Application of Mass Spectrometry Technology in Antibody Drug Analysis

Mass spectrometry is one of the most important techniques for antibody drug analysis. It is divided based on its applications in analyzing primary structures and advanced structures.

The significant improvement in the performance of the mass spectrometer is mainly based on the development of two ionization technologies: one is the medium-assisted laser desorption/ionization technology, and the other is the electrospray ionization technology. The emergence of these two ionization technologies enables mass spectrometry, which can only detect small molecules, to detect biological macromolecules. In the past, mass spectrometry technology was mainly used for the characterization of primary structures and sequences, but it is now increasingly used for the analysis of advanced structures.

Mass spectrometry can be used for primary structure analysis of antibody drugs

1. Precise molecular weight determination of intact antibody drugs

The molecular weight of an antibody drug can be detected directly by high-resolution MALDI-TOF or ESI-MS. Through the detection of molecular weight after desugaring, preliminary qualitative analysis of antibody drugs can be performed, and it can be used as an analytical method for routine drug release. The analysis of antibody drugs before deglycation can obtain the information of glycosylation type and the distribution of glycosylation level of antibody drugs, which is of great significance for quickly understanding the relationship between production process and drug quality.

2. Drug-antibody coupling ratio (DAR)

For lysine-linked antibody-conjugated drugs, a C4 chromatographic column and coupled mass spectrometry were used to separate the deglycosylated samples. The number of couplings is judged according to the increase in the mass of the coupled drug molecules of different numbers. When using mass spectrometry, not only the exact drug-antibody coupling ratio can be given, but the distribution of linking different small molecule drugs and the distribution of the empty link heads of the byproducts of the reaction process can also be given.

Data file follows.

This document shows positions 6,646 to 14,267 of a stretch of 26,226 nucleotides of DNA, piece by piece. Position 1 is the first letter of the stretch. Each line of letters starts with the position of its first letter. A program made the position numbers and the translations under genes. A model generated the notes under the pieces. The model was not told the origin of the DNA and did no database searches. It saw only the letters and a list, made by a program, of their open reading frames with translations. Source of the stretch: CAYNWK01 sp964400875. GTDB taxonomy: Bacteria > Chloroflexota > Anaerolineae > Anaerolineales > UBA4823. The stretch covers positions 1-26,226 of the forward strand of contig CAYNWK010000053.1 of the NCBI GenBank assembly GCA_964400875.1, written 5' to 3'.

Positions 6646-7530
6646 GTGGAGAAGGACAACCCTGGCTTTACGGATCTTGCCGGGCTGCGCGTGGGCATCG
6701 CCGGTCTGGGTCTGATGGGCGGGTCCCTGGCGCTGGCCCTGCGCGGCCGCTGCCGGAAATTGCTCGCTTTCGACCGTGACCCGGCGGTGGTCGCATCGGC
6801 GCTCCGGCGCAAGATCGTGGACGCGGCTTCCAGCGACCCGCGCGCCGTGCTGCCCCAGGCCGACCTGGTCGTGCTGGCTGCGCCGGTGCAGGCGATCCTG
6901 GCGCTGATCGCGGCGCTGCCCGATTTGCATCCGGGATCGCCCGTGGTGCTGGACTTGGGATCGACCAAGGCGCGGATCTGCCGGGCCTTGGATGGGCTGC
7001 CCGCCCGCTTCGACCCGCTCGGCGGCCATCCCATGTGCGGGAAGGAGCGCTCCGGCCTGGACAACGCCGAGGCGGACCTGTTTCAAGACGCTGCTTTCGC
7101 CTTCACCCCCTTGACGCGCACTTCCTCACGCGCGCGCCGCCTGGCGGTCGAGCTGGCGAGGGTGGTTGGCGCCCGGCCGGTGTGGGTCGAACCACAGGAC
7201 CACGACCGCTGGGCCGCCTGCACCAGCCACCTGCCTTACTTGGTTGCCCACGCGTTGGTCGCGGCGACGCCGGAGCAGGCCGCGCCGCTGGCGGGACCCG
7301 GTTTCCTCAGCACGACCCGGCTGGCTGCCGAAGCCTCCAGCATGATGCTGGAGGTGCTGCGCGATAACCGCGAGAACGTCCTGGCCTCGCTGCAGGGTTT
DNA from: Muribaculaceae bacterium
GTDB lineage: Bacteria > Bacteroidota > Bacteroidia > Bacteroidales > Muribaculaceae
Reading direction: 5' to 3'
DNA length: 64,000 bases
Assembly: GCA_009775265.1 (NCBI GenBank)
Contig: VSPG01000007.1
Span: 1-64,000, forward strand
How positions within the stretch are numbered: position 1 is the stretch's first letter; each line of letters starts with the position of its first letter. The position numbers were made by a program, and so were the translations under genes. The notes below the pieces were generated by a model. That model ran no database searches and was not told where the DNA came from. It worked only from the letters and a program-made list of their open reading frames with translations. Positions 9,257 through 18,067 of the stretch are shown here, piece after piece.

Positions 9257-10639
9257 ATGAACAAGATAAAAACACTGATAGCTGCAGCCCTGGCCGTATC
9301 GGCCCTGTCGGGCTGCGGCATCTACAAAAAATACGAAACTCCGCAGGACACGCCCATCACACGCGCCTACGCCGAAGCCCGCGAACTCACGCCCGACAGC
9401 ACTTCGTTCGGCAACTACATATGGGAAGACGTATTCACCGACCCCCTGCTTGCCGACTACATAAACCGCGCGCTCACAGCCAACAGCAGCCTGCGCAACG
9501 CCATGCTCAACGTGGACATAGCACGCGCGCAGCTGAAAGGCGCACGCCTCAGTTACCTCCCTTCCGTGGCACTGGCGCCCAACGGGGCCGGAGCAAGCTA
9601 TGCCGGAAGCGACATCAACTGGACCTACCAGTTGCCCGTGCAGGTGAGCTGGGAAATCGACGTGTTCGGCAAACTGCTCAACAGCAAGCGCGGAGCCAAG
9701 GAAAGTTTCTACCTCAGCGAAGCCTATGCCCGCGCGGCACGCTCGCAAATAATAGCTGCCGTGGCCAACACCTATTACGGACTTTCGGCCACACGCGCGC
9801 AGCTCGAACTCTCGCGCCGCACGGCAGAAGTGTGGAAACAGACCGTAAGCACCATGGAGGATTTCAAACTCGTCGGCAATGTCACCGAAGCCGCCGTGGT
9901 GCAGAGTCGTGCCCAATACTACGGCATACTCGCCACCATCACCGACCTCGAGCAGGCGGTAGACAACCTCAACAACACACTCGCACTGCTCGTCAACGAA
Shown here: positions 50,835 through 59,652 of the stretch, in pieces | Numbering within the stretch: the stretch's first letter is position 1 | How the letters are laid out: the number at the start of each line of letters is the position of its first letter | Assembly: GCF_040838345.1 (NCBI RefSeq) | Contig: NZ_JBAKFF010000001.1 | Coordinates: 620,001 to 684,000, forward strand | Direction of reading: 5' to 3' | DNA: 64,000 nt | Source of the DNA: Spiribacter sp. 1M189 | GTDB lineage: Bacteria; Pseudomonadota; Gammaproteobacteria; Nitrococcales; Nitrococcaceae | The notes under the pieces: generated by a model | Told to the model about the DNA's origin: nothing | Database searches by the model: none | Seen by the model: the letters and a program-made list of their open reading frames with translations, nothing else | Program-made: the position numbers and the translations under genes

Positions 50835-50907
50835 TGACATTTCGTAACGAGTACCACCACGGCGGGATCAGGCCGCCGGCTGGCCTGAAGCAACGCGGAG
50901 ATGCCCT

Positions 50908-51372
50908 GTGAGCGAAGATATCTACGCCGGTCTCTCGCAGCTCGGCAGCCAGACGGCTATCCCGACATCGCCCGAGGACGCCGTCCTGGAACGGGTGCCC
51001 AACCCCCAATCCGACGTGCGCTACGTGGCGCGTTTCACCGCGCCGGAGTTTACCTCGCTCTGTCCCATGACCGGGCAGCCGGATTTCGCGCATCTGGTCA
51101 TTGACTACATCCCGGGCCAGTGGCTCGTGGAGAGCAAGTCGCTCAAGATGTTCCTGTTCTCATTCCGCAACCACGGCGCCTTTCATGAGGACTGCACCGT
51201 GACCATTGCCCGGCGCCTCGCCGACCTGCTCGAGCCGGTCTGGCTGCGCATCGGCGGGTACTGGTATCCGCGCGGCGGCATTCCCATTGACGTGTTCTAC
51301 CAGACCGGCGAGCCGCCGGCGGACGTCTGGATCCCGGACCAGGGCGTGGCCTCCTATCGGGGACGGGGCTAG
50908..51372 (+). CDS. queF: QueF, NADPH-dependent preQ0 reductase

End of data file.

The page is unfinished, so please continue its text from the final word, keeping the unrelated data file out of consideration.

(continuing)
3. Peptide mapping analysis

The mass map of peptide fragments obtained after protein is digested by specific enzymes and protease hydrolyzes. Since different antibody drugs have different amino acid sequences, the peptide fragments produced after the protein is hydrolyzed by enzymes are also different, and the mass number of the peptide mixture has unique characteristics. LC-ESI-MS can be used to identify the primary mass number of peptide fragments, and LC-ESI-MS/MS can further confirm each peptide fragment to improve the mapping accuracy.

4. Post-translational modification analysis

Post-translational modification (PTM) of proteins is very important for the biological functions of antibody drugs. Common PTMs include phosphorylation, deamidation, methionine oxidation, glycosylation modification, N-terminal pyroglutamic acid cyclization, and C-terminal lysine excision. The mass spectrometer can detect the molecular weight deviation of proteins and peptide fragments, which can identify the types of protein PTMs in a high-sensitivity, high-throughput, and high-precision manner.

5. N-terminal amino acid sequence detection

Conventional N-terminal amino acid detection can be done by the Edman degradation method, but antibody drugs sometimes exhibit N-terminal cyclization. In this case, the Edman degradation method needs to deblock the antibody first. However, the N-terminal amino acid sequence can be directly measured by mass spectrometry, and the relative proportion of N-terminal cyclization can be detected at the same time.

Mass spectrometry can be used for advanced structural analysis of antibody drugs

1. Hydrogen/deuterium exchange mass spectrometry (HDX-MS)

Hydrogen/deuterium exchange mass spectrometry (HDX-MS) can be used to analyze protein conformation, solution kinetics, and epitope mapping. Among the high-order structure and dynamic structure technology, HDX-MS has proven to be suitable for the conformational analysis of monoclonal antibodies and monoclonal antibody-antigen complexes.

2. Ion mobility mass spectrometry (IM-MS)

Ion mobility is a method of selective separation based on the charge and shape of the protein. It can distinguish between proteins and peptides of the same molecular weight, and can be used to detect simple and high-level protein structures.

3. High-resolution Fourier transform ion cyclotron resonance mass spectrometry (FTICR-MS)

FTICR-MS has high resolution and is currently recognized as a powerful tool for proteomics research, especially for the identification of complete protein, up/down-regulation, and post-translational modification (PTM).

*For Research Use Only. Not for use in the treatment or diagnosis of disease.

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